“Oh no, not another learning experience” — Les McCallum, IT & Business Mentor
I went back to the drawing board at my sweetheart’s encouragement. I found out what it was I had done wrong on forums talking about home-made firebrick baking ovens and kilns … thermal shock and water vapour. Essentially, the first time you light something like this, you need to do so in progressive steps to “slowly” ensure that all the water is out of the brick and mortar. The recipe that I saw a few times was:
“Burn for ten, cool for ten. Burn for twenty, cool for twenty. Burn for forty, cool for forty. ‘Safe’.”
Water that goes from 20c to 200c in a few seconds explodes. Hundreds of water droplets being rapidly and violently converted to steam will shatter firebrick and thermal cement. Lesson learned.
My renewed research also revealed that a common wisdom was that there was no “economy” in building a system with less than a 150mm / 6in cross-section. Smaller systems just required more attention to keep them running, in the form of more time physically feeding wood to them. In fact, the trend was to just build at the optimum upper limit of 200mm / 8in to maximize feed capacity to thereby minimize the time required to bring the thermal mass to the target temperature.
So, I threw out my design and started over from scratch. I bought some replacement firebricks and spent likely almost a dozen hours staring at various layout designs I concocted in Sketchup. Finally, I came up with something that required only cutting 2 bricks; everything else “just fit” using what are called “boat-builder’s corners”. Four bricks cemented together formed a “cuff”. Cuffs were then stacked horizontally for the burn tunnel and vertically for the heat riser and cemented together. The effective system size was a cross-section of 210mm / 8.4in; technically unpredictable, but still viable.
I went a step further with this design than I had previously. Instead of using an adobe / “cob” bench as my thermal mass, I decided to use the water of the aquaponics system and floor of the greenhouse themselves as my thermal mass.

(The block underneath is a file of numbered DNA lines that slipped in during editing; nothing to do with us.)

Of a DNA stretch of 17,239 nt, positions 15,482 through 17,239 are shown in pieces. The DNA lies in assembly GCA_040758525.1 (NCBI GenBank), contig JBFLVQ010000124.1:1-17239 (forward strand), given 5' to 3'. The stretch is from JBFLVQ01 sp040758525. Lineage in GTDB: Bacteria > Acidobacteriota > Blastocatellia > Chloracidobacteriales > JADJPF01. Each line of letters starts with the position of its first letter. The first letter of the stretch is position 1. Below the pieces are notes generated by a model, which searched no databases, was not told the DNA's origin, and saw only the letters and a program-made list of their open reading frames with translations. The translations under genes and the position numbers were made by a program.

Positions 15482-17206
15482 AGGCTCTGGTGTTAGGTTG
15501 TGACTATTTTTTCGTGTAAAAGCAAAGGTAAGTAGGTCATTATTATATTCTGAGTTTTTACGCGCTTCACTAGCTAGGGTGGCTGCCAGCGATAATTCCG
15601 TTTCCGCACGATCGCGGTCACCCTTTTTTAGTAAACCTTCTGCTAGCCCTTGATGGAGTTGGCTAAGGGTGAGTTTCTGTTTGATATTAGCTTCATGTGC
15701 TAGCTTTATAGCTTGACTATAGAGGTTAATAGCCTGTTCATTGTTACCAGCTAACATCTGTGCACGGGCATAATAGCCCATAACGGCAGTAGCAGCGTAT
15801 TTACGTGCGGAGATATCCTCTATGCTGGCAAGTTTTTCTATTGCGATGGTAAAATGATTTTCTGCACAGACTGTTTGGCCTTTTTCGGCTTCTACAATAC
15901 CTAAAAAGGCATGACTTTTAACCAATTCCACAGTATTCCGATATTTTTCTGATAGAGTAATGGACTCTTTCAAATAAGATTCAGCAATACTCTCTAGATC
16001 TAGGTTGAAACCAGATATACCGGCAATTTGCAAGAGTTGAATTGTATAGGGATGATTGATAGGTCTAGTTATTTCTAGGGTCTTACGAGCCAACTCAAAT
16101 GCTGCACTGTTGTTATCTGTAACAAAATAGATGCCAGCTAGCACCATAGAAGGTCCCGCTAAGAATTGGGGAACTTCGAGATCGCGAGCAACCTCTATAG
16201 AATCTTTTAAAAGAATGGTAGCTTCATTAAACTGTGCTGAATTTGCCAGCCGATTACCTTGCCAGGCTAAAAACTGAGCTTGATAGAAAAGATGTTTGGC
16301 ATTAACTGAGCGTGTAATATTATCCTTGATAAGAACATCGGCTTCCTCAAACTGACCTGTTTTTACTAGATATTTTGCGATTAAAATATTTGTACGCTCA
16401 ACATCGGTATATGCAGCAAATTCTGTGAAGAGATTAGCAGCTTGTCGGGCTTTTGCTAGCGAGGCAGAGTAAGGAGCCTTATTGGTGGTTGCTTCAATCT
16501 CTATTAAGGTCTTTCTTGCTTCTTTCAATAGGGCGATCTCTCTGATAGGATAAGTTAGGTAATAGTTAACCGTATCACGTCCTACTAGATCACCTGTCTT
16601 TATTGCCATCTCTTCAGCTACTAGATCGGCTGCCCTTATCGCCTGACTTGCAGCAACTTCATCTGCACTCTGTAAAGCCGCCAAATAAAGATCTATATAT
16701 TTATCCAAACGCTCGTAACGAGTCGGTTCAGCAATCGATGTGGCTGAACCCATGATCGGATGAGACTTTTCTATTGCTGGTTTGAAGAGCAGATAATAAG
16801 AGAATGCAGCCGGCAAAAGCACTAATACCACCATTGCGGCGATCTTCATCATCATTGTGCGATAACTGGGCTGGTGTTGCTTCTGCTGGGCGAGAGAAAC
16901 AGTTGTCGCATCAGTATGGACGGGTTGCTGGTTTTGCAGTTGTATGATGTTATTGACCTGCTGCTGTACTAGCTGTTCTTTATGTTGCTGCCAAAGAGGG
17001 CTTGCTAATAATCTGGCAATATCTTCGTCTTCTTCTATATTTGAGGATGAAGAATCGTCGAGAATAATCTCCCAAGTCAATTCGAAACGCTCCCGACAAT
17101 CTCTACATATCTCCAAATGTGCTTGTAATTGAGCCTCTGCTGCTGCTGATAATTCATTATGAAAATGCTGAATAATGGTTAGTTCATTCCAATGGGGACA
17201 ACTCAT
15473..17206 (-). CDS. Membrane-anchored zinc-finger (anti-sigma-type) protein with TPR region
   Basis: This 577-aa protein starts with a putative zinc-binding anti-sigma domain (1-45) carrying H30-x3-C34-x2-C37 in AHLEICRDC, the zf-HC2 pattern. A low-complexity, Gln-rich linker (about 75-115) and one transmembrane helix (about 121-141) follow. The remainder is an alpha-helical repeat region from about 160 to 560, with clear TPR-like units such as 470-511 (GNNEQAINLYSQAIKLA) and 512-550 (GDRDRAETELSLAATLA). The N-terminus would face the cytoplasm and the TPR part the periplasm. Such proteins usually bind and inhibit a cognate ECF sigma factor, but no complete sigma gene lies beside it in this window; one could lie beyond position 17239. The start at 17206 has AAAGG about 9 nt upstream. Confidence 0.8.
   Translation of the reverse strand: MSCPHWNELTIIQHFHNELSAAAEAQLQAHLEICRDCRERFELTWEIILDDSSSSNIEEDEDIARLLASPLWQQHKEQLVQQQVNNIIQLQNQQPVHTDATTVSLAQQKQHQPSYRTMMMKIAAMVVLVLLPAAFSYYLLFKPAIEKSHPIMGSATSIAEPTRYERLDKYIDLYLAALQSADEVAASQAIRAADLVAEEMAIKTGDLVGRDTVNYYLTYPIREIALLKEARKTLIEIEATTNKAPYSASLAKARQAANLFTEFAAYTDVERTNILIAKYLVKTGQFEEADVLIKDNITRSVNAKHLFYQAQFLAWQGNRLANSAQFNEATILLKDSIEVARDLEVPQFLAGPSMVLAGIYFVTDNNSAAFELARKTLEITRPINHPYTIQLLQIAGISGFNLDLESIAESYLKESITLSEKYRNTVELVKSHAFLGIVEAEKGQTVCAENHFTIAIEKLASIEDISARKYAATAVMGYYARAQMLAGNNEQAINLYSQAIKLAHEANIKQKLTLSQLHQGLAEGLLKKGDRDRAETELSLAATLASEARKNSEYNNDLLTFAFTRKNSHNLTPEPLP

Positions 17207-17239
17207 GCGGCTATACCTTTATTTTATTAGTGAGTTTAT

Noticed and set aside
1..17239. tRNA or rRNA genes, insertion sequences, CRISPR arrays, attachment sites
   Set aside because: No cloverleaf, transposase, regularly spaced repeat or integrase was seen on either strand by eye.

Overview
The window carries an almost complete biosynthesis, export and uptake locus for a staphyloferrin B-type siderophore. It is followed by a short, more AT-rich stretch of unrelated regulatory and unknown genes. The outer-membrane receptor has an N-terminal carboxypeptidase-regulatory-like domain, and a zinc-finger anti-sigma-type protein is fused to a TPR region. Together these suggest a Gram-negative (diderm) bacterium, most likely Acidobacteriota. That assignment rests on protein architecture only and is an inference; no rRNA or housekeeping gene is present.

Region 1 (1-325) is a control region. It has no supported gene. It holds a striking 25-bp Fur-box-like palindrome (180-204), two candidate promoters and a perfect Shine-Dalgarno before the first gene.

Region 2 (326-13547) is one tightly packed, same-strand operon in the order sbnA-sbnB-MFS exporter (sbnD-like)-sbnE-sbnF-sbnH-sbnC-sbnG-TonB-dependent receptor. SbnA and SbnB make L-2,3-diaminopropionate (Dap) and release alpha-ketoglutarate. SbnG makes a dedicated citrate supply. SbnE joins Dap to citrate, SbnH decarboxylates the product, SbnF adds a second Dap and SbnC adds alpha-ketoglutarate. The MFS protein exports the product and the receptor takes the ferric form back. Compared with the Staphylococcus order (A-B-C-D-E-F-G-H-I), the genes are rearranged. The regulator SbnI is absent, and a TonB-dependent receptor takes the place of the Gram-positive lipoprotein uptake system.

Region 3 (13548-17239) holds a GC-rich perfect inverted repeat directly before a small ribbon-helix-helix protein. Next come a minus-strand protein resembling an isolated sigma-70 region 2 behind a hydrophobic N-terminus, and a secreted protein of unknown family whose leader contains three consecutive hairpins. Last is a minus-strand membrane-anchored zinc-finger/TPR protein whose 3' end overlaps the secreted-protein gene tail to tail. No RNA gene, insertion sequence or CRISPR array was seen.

Water has seven times the thermal capacity as clay; 1400L of water thus has the thermal capacity of over 9800L of clay. As well, everything I am trying to keep from freezing is in the water … fish and plants. I do not need to keep the air in the greenhouse above 4c, I need to keep the water above 4c. It thus made little sense to me to try and heat the air to heat the water. Instead, I’d first heat the water.
If all went well, a water-filled copper coil would be heated and that would circulate to the aquaponics system. The remaining heat in the exhaust gasses would then be used to heat the clay floor, essentially as a bit of insurance, to make it less likely that “frost” conditions would occur in the greenhouse.
My son and I excavated a “heat trench” through the clay that would accommodate a 210L / 50gal steel drum, cut in half length-wise. Two drums gave four halves that were placed end-to-end in the trench. A piece of sheet metal ran 90% of the length down the centre of the barrel-tunnel. Hot gases from the combustion system would travel down one side of the barrel tunnel, around the end of the sheet-metal baffle, and back up to an exhaust point. A standard stove-pipe would then take the much-cooled exhaust gases out of the greenhouse.
In my next post, I will talk about how Rocket Mass Heater systems work and explain the math that drives the magic. After that, I’ll talk about my first and subsequent testing burns that I have done with the “Version 2” system and a few surprises I have learned along the way.
If you have any constructive comments, questions or suggestions, please leave them in the comments section below this post. I would absolutely love to hear from you! I hope this series of posts helps someone else get into this fascinating technology.